A RALLY HAPPENED in Upper Darby last week that gave me hope and presented a challenge. The rally was organized by Upper Darby Police Superintendent Mike Chitwood and Kamal Rahman, one of the leaders of the Masjid Al-Madinah Upper Darby Islamic Center. Chitwood told me the rally was talked about over the last few months and was intended to clearly denounce ISIS, underline the alliance of the Islamic Center and the police department and serve as a direct statement about the pride that the Muslim citizens had in being Americans.
Chitwood told me 60 to 75 people were at the rally. That's a good start. However, also last week, I had Ryan Boyer, one of the leaders of the Philadelphia Eid Coalition, as a guest. Boyer was advocating the idea that it was time for Philadelphia to recognize Eid al-Fitr, a holy day for Muslims that recognizes the end of Ramadan, a month of fasting and Eid al-Adha, a day that recognizes the willingness of Abraham to sacrifice his son at God's command. Boyer noted the rising numbers of Muslims in Philadelphia. This would entail the Philadelphia government to shut down on the holy days and for the Philadelphia public schools to close.
Boyer cited a claim that Muslims numbered around 200,000 people in Philadelphia, with a significant number of the kids attending city public schools. I have researched the 200,000 claim and can't find evidence that supports it. I would concede, however, there are a significant number of Muslims in Philadelphia, and I think it's a good conversation to have about recognizing that fact.
In my radio conversation with Boyer, we talked about the fact that the number of Jewish students has decreased, but Jewish holy days are still recognized with the closure of schools. I countered that a significant number of the teaching and administrative staff are Jewish and their absence will effectively make school days on their holy days very difficult to operate.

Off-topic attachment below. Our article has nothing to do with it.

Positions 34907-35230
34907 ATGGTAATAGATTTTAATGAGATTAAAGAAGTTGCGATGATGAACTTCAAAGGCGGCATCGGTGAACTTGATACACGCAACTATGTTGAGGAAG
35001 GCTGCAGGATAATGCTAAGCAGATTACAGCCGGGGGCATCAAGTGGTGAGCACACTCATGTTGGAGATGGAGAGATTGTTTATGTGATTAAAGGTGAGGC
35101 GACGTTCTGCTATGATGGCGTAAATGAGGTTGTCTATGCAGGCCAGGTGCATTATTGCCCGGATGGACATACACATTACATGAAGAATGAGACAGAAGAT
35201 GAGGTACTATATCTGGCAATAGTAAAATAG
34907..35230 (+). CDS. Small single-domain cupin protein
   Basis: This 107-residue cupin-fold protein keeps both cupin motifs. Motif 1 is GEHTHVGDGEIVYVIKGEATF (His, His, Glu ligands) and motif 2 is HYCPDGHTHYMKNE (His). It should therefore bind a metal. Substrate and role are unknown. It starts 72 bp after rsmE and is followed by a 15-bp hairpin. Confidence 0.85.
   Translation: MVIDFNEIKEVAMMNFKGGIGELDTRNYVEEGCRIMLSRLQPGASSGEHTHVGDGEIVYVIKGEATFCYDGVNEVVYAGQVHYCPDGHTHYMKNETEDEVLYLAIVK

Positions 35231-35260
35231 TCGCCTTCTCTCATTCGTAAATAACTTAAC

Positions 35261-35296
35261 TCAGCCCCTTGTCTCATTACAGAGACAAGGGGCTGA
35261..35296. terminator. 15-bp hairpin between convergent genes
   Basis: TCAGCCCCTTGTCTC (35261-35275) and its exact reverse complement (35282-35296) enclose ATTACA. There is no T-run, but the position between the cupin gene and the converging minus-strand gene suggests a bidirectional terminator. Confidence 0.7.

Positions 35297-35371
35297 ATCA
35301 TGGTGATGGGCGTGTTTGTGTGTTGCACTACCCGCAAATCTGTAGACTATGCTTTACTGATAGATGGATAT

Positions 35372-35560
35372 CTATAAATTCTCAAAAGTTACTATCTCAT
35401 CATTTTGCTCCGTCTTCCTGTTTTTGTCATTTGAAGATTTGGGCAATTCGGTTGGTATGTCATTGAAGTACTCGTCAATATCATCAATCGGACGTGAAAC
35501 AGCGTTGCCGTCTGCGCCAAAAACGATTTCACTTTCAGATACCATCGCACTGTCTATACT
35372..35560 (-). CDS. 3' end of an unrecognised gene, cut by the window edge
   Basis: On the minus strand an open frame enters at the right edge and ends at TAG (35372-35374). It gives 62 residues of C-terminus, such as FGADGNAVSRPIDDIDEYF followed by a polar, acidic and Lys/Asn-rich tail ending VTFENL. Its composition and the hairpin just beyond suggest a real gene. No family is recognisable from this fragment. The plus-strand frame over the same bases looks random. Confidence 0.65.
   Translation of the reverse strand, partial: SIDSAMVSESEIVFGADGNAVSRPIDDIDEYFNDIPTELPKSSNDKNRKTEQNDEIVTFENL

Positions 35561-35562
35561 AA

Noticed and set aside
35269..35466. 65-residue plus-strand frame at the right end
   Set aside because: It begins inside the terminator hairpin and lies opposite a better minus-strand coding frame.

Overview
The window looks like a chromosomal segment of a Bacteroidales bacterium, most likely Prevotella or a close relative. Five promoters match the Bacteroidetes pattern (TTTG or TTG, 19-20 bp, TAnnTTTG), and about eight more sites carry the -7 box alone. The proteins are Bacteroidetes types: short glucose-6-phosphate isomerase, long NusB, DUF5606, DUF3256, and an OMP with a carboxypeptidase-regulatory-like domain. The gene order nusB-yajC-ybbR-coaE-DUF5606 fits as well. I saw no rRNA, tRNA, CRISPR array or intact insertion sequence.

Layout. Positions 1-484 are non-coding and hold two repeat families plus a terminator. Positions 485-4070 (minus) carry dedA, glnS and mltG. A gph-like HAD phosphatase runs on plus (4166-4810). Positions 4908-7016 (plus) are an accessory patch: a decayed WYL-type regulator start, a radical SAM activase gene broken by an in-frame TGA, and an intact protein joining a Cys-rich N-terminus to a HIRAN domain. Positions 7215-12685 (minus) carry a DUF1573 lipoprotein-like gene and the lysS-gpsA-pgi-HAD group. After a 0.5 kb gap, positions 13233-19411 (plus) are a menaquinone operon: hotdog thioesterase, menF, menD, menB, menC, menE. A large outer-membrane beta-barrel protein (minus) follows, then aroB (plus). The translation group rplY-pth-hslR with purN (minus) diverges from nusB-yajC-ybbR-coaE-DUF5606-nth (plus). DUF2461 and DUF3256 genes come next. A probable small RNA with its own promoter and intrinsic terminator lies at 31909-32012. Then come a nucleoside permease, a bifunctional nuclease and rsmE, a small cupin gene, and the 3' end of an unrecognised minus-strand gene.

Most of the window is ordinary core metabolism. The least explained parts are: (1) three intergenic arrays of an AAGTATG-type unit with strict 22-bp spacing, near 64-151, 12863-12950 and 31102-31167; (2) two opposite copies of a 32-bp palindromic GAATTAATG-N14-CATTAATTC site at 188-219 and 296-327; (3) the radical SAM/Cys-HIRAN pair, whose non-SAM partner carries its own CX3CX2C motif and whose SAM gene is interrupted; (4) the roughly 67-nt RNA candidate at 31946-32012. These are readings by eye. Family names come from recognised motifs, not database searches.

Boyer also told me about a major rally to be held at the Clara Muhammad School in West Philadelphia to push to make these Eid holy days official holidays. I wish that this rally would also have used this moment to model the Upper Darby rally. It's fine to say that Muslims should be given the Mount Rushmore status of religions alongside Judaism and Christianity in Philadelphia. But what about affirming that the religion denounces the ISIS killers and all those using it to attack innocent people around the world?
So here is the challenge I mentioned at the lead of this column: Given the number of Muslims in Philadelphia and given the iconic status of Independence Hall and the Liberty Bell, why not a major rally that clearly has local Muslim leaders calling out ISIS and other terror groups and citing them as violators of the teachings of Islam? It would be good for local police leaders to be invited and for them to be concretely bonded together with widespread media coverage.
Is this challenge placing an undue burden on area Muslims? My thinking is in sync with Talal Eid, founder of the Islamic Center of Boston, who recently told the Boston media that now is the time for Muslims to plan a massive march on Washington to denounce the mounting terrorism attacks. He told the Boston Herald recently that a springtime demonstration would be to deliver a simple message to extremists: "Go to hell."
He further said: "Muslim scholars need to say anyone who participates in such killings, the Islamic centers will not provide any burial services. We Muslims need to be clear as Muslims."
I think this Muslim scholar's views are starting to be represented in other cities. I think the Upper Darby Muslims represent a growing sentiment. All this progress leads me to one burning question. Why not Philadelphia?
Teacher-turned-talk-show host Dom Giordano is heard weekdays